Many of us look forward to spending our retirement years doing all the things we’ve always wanted to do. But how do we know if we’ve saved enough money to make our dream retirement a reality?
Thinking about money and how to manage it, no matter what stage in life you’re at, can be daunting. Today, we join Margaret Manning as she speaks with financial expert Pam Krueger and professor of business Josh Escalante Troesh about the 4% Rule and what we need to consider when managing our finances during retirement.
The 4% Rule acts as a guide for retirees as to how much you can withdraw from your portfolio, adjusting your subsequent withdrawals for inflation, so that you will not run out of money for a good 30 years. It serves as a baseline, but it’s not without contentions and inherent issues.
Josh notes that there are two “retirement sins.” One is running out of money before you reach the end of your life. The other is reaching the end of your life with a lot of money, but no memorable moments.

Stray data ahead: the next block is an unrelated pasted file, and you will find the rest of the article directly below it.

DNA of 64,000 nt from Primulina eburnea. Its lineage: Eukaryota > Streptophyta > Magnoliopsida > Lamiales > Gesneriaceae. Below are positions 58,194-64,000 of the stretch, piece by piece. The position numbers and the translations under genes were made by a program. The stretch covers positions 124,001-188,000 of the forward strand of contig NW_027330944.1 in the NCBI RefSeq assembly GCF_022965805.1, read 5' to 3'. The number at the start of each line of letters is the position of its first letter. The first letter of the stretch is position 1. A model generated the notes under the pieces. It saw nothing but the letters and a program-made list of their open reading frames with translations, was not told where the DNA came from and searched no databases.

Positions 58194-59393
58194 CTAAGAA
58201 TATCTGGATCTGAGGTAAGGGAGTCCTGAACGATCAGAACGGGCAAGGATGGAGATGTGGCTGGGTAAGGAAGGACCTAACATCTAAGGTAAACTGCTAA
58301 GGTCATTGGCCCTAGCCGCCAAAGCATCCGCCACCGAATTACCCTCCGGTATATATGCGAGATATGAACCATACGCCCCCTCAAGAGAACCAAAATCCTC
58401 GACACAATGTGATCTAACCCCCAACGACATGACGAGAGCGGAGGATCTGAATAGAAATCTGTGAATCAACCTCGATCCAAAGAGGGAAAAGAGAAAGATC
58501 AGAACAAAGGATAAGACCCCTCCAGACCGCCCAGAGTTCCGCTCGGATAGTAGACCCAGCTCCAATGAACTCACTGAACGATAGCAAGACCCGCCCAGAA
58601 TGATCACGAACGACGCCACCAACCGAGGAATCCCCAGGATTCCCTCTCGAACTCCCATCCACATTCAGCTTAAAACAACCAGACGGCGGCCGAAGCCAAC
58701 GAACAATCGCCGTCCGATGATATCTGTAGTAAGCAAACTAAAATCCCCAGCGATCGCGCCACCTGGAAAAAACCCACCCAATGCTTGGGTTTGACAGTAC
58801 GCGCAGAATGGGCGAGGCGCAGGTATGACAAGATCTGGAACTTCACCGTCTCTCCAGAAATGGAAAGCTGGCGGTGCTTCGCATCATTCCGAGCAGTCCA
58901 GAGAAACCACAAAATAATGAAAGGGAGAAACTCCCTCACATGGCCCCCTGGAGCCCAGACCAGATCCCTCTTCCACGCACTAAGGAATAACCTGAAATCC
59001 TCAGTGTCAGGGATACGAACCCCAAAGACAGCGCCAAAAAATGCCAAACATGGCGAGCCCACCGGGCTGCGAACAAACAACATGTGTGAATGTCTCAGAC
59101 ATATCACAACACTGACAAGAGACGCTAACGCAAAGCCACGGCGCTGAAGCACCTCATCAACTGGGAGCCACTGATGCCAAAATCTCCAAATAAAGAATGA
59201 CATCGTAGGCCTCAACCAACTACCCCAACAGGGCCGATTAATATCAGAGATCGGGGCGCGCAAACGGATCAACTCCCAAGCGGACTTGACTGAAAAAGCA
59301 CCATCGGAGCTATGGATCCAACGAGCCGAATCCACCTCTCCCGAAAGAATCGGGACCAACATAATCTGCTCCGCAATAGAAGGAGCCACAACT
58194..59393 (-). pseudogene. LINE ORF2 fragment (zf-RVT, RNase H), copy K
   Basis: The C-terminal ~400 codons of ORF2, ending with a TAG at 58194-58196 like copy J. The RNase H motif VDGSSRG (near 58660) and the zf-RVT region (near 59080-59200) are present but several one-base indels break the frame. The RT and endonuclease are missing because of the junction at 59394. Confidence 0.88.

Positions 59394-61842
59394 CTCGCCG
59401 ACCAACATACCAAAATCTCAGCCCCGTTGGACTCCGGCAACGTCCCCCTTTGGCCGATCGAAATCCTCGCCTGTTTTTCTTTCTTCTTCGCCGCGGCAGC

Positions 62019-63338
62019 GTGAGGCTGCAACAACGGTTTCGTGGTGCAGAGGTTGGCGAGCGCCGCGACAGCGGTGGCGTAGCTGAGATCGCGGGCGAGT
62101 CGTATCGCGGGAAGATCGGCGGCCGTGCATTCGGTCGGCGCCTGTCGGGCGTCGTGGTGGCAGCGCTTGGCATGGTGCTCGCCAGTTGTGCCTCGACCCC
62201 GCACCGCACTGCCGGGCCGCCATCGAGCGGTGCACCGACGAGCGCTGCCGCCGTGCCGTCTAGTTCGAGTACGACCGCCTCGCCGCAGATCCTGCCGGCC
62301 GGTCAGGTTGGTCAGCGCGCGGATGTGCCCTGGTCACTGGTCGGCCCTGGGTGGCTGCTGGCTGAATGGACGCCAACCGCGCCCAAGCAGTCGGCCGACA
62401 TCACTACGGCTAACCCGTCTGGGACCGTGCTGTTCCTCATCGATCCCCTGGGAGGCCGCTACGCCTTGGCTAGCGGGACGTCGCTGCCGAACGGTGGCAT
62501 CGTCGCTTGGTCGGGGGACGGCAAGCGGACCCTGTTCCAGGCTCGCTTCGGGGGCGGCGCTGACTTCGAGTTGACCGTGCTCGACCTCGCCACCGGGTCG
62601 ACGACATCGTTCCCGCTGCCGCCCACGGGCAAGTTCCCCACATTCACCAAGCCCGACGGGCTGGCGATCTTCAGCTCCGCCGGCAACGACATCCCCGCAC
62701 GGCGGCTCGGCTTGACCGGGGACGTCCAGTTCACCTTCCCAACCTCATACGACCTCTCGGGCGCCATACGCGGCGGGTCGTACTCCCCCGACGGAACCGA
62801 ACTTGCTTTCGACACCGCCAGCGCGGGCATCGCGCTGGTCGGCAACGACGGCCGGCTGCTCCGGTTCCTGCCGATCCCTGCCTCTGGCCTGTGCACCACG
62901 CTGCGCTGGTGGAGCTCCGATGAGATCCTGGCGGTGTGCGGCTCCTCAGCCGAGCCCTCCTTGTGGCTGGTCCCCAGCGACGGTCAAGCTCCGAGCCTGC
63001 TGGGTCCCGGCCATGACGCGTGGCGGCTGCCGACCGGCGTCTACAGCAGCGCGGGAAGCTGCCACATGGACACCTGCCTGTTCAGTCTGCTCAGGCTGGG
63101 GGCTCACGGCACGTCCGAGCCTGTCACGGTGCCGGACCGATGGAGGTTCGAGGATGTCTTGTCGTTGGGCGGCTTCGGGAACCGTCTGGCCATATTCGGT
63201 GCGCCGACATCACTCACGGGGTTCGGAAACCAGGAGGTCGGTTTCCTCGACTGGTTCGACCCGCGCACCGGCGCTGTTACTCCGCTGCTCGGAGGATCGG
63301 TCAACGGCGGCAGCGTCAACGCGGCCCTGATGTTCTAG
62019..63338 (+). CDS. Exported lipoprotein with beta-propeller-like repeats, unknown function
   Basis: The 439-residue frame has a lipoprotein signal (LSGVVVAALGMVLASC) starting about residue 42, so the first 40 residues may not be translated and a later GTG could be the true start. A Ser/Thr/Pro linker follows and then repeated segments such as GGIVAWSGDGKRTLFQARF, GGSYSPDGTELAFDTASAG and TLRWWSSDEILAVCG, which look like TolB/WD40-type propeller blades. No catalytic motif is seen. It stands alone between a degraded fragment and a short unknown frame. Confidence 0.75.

Keeping these in mind, the 4% Rule might cause more retirees to underspend in their retirement for fear of running out of money in the future.
It’s not likely that you will run out of money, even with the 4% Rule in place. In fact, it’s the opposite in some cases – you might actually end up having more money than what you started with.
The public is divided regarding this rule. One camp is for using the 4% that can be taken out every year to make the most out of their retirement. The other camp is more apprehensive about making this financial move.
Numbers and figures can be limiting, and we know that life doesn’t always go according to plan. Sticking to the 4% Rule might keep you from doing what you’ve always wanted.
You don’t always spend the same amount every year, and the economy is constantly changing.
This is why sticking to the 4% Rule can be potentially limiting. There is a need for constant re-evaluation every year or every time there is a change in your life.
You don’t have to deprive yourself of life’s little joys for fear of eventually running out of money.
As long as you have thought about it well and you have come up with a sound financial plan for the succeeding years, it’s acceptable to take out a certain percentage from your portfolio for the first few years of your retirement and then spending smaller amounts for the succeeding years, keeping in mind possible future expenses on health care, housing, and food.
When it comes to the 4% Rule, there is no right or wrong answer. Instead, what we can do is to look at the 4% Rule as a useful guideline.
What do you think about the 4% Rule? How are you planning to make the most out of your retirement? Share your thoughts in the comments below!
Tags Retirement Planning